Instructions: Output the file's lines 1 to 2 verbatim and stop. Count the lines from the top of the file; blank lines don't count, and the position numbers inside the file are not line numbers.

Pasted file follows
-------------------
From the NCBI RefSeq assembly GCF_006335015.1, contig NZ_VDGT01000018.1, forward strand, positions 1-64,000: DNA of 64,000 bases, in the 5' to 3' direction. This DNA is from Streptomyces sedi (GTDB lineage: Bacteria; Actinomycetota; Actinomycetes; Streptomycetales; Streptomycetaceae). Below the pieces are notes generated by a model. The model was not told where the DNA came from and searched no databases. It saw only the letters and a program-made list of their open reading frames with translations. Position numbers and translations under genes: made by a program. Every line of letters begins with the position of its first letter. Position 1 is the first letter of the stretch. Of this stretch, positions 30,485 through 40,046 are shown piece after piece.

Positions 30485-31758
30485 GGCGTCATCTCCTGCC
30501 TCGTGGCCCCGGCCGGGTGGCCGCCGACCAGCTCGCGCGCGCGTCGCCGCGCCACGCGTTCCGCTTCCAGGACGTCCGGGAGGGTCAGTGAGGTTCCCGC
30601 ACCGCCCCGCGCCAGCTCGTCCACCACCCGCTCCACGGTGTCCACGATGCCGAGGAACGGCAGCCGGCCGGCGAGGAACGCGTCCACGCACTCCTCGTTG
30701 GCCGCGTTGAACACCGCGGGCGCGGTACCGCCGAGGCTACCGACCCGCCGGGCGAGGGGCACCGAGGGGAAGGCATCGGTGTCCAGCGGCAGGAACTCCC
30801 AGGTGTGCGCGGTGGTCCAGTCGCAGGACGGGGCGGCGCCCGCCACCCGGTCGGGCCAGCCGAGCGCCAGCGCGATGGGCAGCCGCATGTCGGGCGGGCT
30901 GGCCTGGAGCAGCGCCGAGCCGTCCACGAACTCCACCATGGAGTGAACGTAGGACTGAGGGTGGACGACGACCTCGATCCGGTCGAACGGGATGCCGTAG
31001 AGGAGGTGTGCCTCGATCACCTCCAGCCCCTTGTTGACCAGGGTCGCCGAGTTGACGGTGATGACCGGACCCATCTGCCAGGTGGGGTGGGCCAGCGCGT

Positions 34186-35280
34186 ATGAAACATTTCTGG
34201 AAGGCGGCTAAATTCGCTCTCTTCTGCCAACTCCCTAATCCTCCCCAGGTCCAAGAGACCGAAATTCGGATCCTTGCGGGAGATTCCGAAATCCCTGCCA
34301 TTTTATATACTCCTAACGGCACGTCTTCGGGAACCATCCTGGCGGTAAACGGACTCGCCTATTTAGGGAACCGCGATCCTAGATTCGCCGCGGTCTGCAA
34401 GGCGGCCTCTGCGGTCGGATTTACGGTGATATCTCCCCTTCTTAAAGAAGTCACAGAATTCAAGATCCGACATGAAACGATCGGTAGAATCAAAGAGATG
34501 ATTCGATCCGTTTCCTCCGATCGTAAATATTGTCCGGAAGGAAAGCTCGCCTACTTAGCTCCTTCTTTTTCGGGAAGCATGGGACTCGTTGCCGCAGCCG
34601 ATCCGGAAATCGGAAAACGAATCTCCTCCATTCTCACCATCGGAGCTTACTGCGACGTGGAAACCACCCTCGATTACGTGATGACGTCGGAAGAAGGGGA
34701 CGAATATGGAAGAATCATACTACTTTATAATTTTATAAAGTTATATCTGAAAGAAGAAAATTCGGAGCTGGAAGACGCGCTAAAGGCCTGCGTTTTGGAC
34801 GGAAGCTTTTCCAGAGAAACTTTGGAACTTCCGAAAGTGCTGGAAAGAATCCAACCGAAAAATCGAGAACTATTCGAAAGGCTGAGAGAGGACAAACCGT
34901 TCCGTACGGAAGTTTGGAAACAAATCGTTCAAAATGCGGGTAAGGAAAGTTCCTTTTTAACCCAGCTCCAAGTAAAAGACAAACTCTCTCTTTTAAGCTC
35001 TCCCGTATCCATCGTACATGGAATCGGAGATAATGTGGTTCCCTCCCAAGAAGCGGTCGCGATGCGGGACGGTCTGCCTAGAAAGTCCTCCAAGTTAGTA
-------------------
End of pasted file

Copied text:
From the NCBI RefSeq assembly GCF_006335015.1, contig NZ_VDGT01000018.1, forward strand, positions 1-64,000: DNA of 64,000 bases, in the 5' to 3' direction. This DNA is from Streptomyces sedi (GTDB lineage: Bacteria; Actinomycetota; Actinomycetes; Streptomycetales; Streptomycetaceae). Below the pieces are notes generated by a model. The model was not told where the DNA came from and searched no databases. It saw only the letters and a program-made list of their open reading frames with translations. Position numbers and translations under genes: made by a program. Every line of letters begins with the position of its first letter. Position 1 is the first letter of the stretch. Of this stretch, positions 30,485 through 40,046 are shown piece after piece.

Positions 30485-31758